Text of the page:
Tuesday, May 22, 2007
Written & Directed by: Guillermo del Toro
Starring: Sergi Lopez, Ivana Baquero, Maribel Verdu
Color, 120 minutes
Before Pan's Labyrinth was released, Guillermo del Toro was an above-average genre filmmaker who had a bit of a cult following. I admit that even though I enjoyed most of his work, especially The Devil's Backbone, there was a small part of me that thought he was more than a bit overrated. Any time there is a director who makes an acceptable and enjoyable genre film, the geeks flock around like they're announcing the second coming of their messiah, so I tend to try and avoid the hype. I'm here to say that the geeks were right. With Pan's Labyrinth, del Toro not only proves that his work can go beyond an exercise in genre mechanics, he proves that his work can reach the highest levels of artistic expression.
Near the end of the Spanish Civil War, a young girl named Ofelia (Baquero), is traveling with her pregnant mother (Ariadna Gil) to the home of her new stepfather, Captain Vidal (Lopez). The Captain is a cold man, and his estate reflects his personality. Ofelia retreats into her books until she meets a fairy disguised as a kind of stick bug. The fairy leads her into a labyrinth in the middle of the forest that's ran by a towering faun, who tells her that she is Princess Moanna , "daughter of the underworld." The faun gives her three tasks to complete before the coming of the full moon in order to prove her "essence." The tasks include a giant vomiting toad and The Pale Man, an ogre that is obviously influenced by Francisco Goya, but that's creepy enough to give Francis Bacon nightmares. Ofelia is up to the challenge, and the viewer is led on a magical, surprising, violent, and ultimately heartbreaking journey that will affect you in ways you wouldn't believe.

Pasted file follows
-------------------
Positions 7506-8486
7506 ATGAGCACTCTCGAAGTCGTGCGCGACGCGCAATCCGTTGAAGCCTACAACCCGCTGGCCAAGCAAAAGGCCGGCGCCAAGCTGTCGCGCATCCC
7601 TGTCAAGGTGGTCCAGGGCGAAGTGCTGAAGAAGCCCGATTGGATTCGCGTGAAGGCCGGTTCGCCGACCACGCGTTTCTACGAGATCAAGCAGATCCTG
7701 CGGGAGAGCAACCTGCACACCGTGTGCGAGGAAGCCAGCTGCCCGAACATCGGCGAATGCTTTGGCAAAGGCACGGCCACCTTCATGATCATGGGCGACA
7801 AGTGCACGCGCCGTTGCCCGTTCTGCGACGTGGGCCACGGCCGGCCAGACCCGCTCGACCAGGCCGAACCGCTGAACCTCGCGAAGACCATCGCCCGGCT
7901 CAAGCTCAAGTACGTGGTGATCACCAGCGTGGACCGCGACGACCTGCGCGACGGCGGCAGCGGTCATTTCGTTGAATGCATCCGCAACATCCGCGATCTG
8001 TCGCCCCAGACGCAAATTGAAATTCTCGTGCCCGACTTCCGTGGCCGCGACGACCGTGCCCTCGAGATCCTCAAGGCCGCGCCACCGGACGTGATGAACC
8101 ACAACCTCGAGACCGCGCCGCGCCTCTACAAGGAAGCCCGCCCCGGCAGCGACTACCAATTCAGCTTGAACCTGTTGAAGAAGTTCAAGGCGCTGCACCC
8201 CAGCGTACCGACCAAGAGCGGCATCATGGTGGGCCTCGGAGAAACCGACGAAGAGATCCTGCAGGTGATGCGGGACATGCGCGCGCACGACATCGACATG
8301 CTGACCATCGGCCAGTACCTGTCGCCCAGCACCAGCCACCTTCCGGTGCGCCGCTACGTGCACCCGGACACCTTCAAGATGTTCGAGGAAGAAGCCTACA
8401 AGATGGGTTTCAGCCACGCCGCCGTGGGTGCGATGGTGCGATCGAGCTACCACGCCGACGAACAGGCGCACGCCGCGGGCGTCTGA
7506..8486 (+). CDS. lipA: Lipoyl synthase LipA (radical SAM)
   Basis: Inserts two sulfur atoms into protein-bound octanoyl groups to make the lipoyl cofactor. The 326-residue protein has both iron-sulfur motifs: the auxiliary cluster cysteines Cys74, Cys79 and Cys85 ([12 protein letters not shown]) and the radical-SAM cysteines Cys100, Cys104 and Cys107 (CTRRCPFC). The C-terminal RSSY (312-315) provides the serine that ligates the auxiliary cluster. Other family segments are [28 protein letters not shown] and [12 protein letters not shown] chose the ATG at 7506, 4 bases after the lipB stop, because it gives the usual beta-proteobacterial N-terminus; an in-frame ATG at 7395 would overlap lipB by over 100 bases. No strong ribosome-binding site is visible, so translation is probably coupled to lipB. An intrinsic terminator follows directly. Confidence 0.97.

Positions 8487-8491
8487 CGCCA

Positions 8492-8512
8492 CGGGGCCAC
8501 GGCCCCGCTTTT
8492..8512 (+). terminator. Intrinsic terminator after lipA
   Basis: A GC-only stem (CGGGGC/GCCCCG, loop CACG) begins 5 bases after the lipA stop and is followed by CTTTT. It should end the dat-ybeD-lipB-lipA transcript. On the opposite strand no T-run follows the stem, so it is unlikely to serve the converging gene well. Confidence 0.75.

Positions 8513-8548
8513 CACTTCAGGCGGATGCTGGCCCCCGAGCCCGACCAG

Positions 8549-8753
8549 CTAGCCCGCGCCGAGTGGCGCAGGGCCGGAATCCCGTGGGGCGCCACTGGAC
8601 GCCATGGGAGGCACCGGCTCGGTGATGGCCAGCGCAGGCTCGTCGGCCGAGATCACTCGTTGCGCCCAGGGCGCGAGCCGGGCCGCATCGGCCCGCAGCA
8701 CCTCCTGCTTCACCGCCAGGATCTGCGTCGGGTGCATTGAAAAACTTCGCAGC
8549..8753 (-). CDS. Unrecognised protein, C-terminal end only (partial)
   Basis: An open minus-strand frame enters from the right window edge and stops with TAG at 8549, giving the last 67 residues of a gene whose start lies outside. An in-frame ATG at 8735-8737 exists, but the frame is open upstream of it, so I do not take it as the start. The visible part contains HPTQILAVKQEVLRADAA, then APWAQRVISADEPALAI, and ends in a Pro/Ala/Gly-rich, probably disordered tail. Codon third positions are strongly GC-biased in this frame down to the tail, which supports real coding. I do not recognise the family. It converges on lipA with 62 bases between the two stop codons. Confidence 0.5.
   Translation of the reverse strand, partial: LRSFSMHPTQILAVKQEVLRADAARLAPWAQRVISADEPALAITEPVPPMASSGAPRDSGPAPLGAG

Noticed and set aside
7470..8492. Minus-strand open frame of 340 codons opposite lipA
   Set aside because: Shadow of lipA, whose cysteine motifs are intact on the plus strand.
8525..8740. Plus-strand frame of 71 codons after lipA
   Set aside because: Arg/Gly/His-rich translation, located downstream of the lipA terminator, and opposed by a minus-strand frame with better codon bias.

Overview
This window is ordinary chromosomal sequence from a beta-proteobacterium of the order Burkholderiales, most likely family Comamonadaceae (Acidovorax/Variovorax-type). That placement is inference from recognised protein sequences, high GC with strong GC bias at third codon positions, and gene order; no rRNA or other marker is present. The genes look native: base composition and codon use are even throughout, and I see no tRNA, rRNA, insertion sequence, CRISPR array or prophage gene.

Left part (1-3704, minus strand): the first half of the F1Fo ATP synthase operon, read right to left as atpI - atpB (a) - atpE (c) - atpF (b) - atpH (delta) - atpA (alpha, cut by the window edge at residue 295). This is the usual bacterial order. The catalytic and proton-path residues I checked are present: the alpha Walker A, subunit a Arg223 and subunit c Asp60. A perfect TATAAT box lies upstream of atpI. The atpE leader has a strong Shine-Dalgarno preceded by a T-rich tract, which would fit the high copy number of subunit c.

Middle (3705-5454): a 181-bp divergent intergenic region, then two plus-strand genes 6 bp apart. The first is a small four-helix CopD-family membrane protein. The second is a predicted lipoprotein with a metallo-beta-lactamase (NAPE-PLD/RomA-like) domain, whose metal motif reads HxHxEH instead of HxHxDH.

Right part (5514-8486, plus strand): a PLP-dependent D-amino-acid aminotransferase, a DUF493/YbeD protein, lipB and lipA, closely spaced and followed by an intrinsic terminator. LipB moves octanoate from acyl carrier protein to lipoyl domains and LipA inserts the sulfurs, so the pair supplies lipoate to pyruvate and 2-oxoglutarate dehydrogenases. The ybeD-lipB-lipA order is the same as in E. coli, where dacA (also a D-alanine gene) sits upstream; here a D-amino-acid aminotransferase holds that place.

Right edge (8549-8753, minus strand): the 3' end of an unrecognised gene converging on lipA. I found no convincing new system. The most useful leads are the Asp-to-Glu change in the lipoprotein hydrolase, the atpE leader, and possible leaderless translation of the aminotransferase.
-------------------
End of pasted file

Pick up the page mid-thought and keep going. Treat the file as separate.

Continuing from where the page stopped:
Like Neil Marshall's work on his imaginative film The Descent, del Toro takes no pains to hide his influences. Little Red Riding Hood, Lewis Carroll's Alice's Adventures in Wonderland, The Wizard of Oz, Victor Erice's The Spirit of the Beehive (also set during Franco-era Spain), and Kubrick's version of The Shining are all lovingly referenced, but del Toro's vision is his own. Instead of becoming a simple Fascist allegory, del Toro pushes his material higher, bringing out the amount of fear and imagination present in the soul of every child. His goal is extremely ambitious, he wants us to remember this film, and by God, he succeeds.
With the help of his usual cinematographer, the brilliant Guillermo Navarro (Jackie Brown), and production designer Eugenio Caballero, del Toro constructs two entirely different, yet always believable worlds ( the magical, warm and welcoming, and the real, cold and sterile) that are always at odds with each other, and del Toro's constantly mobile camera makes the most of each moment . The technical aspects of this film are nothing short of astonishing, none more so than the marriage of CGI, puppets, and makeup. Pan's achieves a balance between these three that would make Peter Jackson salivate.
In lesser films, the performances would take a backseat to the more fantastical elements, but here, the actors find the drama in the story, and carve out their own piece of the pie. Lopez's Captain Vidal is one of the most frightening villains in recent history, and Maribel Verdu, who was so effortlessly sexy in Alfonso Cuaron's Y tu mama tambien, is fabulous as Mercedes, the homely yet strong willed servant who becomes a type of surrogate mother to Ofelia. Doug Jones, doing double duty as both the faun and The Pale Man, goes way beyond mimicry and touches on something far deeper than is usually required. In the end, however, it's Baquero that owns the film. She gives Ofelia the right amount of intelligence and bewilderment that avoids the typical cliches of childhood acting and automatically makes the audience buy into this little girl's fantasy. Her performance is strong enough to rank her alongside the best portrayals given by children, right up there with Henry Thomas in E.T., Christian Bale in Empire of the Sun, and Ana Torrent in both The Spirit of the Beehive and Cria cuervos.
Pan's Labyrinth was the best reviewed film of 2006, and it easily stands next to Cuaron's Children of Men, and Almodovar's Volver as my personal favorites of the year. This is a remarkable work, an instant classic that demands and rewards repeated viewings. It is a masterpiece, plain and simple, and it will surely stand the test of time.